Evidence in court traditionally consists of paper documents and the oral evidence of witnesses. But with the rise of portable technology almost everyone can now take a picture, shoot a video or record a voice clip. These contemporaneous records of events are increasingly being taken into court and used as key pieces of evidence. But is seeing really believing? Litigants and legal advisors need to be aware that things are not always as they seem.
What are deepfakes?
Deepfakes are highly convincing fakes that could convince even the savviest viewer. They can be made through use of AI to create videos or voice clips based off real, existing images or clips of a person speaking. The end product can be highly convincing 'evidence' of something that never actually happened.
Technology such as this has been used to create entertaining viral videos such as that of Barack Obama going off brand in a rant about Donald Trump and recommending Jordan Peele films. However, the increasing availability of the technology needed to create deepfakes means an increasing danger of them slipping into evidence.
A family lawyer, Byron James, has recently drawn attention to the use of deepfakes in litigation. A voice clip was lodged with the court of a threatening message apparently left by his client. Despite having the same accent, tone and use of language as his client it was ultimately proven to be a deepfake. The client had never left the message.
Another risk comes from the potential for ultra-realistic masks to fool witnesses - even from close range. An article on The Conversation looking at use of masks draws attention to research which indicates that witnesses are not very good at spotting when a mask is being worn - whether looking at photographs or in real life The article also highlights the example of a man arrested in the US after being identified in CCTV footage by his own mother. It turned out that the real culprit had been wearing an ultra-realistic mask and the arrested man was not involved in the crime.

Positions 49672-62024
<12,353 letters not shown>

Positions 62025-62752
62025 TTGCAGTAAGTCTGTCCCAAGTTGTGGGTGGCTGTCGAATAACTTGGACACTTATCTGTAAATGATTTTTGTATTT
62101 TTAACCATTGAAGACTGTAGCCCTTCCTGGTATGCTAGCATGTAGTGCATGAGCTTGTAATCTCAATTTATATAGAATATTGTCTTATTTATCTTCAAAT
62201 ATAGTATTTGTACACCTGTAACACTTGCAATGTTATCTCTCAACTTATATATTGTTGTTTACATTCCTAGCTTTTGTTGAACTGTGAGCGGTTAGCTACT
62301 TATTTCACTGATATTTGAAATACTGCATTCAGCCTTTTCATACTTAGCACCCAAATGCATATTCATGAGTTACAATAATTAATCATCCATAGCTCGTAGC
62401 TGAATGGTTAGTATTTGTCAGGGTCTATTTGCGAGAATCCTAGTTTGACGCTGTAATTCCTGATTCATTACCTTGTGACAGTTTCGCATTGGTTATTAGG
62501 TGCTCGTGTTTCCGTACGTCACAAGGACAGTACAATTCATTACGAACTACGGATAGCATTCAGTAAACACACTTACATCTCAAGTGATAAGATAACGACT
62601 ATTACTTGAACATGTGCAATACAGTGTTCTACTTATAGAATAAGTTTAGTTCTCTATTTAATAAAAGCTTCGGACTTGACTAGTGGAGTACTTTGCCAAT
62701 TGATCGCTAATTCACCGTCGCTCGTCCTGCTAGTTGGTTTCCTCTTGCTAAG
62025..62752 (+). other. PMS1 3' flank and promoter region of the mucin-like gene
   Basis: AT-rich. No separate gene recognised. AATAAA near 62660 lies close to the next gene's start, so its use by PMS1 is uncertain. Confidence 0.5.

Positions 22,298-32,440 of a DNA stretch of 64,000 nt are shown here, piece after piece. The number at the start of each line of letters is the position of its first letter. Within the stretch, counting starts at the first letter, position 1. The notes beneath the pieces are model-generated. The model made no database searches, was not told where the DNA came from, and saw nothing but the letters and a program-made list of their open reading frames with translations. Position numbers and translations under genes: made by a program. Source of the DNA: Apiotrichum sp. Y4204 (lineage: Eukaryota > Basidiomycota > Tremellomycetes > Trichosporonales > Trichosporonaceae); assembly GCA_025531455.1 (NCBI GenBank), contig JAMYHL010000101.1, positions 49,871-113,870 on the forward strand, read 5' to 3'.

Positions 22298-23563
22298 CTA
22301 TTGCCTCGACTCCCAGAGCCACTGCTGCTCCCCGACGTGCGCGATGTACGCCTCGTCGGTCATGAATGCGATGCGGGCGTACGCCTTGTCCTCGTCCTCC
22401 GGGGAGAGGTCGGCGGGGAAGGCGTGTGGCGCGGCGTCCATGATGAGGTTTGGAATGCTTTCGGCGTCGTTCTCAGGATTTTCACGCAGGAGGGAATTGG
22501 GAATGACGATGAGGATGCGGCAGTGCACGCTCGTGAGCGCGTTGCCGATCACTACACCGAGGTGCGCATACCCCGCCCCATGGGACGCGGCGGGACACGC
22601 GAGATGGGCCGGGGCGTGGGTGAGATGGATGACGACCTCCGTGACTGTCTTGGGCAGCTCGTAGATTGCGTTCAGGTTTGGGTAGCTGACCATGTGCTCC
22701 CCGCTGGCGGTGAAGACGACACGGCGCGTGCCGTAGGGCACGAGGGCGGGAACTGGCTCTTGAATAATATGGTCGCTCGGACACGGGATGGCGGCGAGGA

Spotting the fakes
While there is an increase in AI firms working on 'Deepfake detectors' and online security systems offering some protection there doesn't yet seem to be a one size fits all way to tackle the rise of deepfakes.
So, in the absence of a technological solution what might be the tell-tale signs?
- Maybe the person on the phone or video says something a little strange? Do they use a turn of phrase you wouldn't expect? In a recent French case a fraudster using a hyper realistic mask was only uncovered after a minor linguistic slip up - the use of "vous" rather than "tu".
- Perhaps they promise something that never arrived? A UK executive was recently convinced by a deepfake of his CEO's voice who called him to tell him to send $250,000 to a fraudulent account. The fraud was only discovered when the executive realised the money the CEO said would arrive by way of reimbursement never appeared.
- Do the facts add up? In the above case the executive's suspicions were first raised when he realised that he had been called by an Austrian number. His CEO was based in Germany.
The use of deepfakes in court actions is always likely to be rare but ever-improving technology means it is something that litigants and their legal advisors will need to consider looking out for in appropriate cases.